Phil Mickelson might not have won the 2018 U.S. Open this past weekend, but he's certainly earned the most headlines
Phil Mickelson might not have won the 2018 U.S. Open this past weekend, but he’s certainly earned the most headlines.
On Saturday, Mickelson intentionally hit a moving putt while on the 13th green at Shinnecock Hills Golf Club in Southampton, New York, reported the Associated Press. The move earned him a two-stroke penalty, and he ultimately scored a 10 on the hole before finishing with an 81.
Mickelson later explained away the move as his answer to a bad putt, saying, “It’s meant to take advantage of the rules as best as you can. In that situation, I was just going back and forth. I would gladly take the two shots over continuing that display.”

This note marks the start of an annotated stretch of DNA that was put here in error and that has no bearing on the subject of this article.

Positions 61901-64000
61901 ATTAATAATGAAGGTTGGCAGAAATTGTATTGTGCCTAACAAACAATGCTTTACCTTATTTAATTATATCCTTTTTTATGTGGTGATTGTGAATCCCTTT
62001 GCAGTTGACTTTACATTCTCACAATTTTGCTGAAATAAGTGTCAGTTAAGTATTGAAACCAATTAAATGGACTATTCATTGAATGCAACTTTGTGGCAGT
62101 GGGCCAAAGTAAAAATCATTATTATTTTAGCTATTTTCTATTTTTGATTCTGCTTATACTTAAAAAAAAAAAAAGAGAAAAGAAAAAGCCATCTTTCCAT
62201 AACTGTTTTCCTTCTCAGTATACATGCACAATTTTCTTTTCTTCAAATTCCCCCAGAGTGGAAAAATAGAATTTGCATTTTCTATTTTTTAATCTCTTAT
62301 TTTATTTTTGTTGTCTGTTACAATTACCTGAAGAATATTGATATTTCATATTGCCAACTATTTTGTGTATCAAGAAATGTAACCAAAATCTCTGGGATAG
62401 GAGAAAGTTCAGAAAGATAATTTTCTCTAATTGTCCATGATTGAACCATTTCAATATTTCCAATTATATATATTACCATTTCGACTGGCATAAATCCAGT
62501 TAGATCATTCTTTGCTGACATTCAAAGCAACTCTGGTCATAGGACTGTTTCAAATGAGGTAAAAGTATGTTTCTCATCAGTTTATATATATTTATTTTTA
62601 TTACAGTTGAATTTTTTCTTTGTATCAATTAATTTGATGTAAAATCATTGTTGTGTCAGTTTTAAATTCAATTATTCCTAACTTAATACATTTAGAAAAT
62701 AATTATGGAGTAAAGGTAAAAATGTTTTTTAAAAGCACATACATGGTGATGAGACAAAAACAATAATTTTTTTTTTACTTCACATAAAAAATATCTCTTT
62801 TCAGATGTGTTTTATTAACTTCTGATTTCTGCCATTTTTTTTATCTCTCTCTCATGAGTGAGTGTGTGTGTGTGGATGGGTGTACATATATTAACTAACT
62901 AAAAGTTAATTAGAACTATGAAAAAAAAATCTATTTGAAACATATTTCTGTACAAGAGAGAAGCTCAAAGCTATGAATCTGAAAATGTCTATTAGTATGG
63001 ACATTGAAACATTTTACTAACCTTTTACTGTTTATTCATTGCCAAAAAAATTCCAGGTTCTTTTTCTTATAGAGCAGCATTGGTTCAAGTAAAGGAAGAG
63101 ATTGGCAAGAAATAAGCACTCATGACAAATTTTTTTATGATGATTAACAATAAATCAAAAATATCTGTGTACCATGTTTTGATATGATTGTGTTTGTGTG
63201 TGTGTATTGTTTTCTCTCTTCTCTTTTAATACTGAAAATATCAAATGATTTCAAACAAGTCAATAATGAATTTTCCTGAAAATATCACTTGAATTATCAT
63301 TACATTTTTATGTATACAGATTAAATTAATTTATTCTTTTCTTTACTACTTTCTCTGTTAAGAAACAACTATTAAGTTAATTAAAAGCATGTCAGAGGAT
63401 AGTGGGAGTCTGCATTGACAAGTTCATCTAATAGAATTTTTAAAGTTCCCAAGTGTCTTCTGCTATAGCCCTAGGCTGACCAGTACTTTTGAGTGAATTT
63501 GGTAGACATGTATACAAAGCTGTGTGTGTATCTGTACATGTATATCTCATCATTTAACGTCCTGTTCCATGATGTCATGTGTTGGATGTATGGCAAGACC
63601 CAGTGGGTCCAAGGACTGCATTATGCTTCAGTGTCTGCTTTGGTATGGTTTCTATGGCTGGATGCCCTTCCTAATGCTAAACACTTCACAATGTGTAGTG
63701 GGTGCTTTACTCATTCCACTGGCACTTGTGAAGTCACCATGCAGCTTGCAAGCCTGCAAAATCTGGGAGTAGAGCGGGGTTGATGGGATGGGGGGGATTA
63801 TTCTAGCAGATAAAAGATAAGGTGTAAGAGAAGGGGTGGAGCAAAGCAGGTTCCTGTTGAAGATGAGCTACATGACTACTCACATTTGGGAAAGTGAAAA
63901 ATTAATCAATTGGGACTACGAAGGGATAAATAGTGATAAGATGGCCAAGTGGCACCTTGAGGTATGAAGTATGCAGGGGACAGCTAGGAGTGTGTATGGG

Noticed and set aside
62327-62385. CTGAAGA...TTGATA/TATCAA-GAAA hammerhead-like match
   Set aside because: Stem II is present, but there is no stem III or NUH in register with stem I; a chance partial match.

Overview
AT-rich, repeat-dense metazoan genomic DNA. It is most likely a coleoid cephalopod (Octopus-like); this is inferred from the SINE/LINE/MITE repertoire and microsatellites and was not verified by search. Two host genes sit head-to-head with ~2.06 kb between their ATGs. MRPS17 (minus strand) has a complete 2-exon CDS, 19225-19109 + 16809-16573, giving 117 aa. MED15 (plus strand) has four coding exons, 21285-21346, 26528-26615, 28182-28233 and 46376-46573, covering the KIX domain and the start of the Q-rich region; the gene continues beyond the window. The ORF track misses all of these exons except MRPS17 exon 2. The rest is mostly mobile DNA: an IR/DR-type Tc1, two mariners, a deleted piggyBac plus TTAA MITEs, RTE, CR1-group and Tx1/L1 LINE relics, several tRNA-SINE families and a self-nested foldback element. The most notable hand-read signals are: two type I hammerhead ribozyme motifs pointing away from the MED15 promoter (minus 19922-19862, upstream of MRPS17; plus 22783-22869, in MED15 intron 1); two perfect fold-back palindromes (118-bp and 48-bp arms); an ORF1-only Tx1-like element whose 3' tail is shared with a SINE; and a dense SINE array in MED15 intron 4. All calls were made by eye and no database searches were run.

According to Golfweek, however, once Mickelson learned there was general frustration with his move, as well as talk of disqualification, his wife Amy Mickelson said he offered to withdraw.
Amy reportedly said, “When he heard that he called Mike Davis and said ‘If I’ve done something that crosses the line that much, then I need to withdraw immediately.’ “
The athlete’s wife added, “You know it’s not his finest moment but hopefully he’ll learn from it. Like anybody, good people make mistakes. We all have a moment in life sometimes and that was kind of a moment I think for him.”
According to the AP, Davis — the USGA’s chief executive — said of the call, “Phil really did want to understand how the rule operates because he didn’t want to — frankly, as he said to me: ’I don’t want to play in this championship if I should have been disqualified.’ “
“That’s where we clarified that, ‘Phil, you actually made a stroke at a moving ball, and so we have to apply that rule,’ ” Davis continued. “That’s different than if he had deliberately just stopped the ball or whacked it in another direction or something like that. So it’s just, it’s us applying the rules.”
Brooks Koepka won the tournament for the second year in a row on Sunday.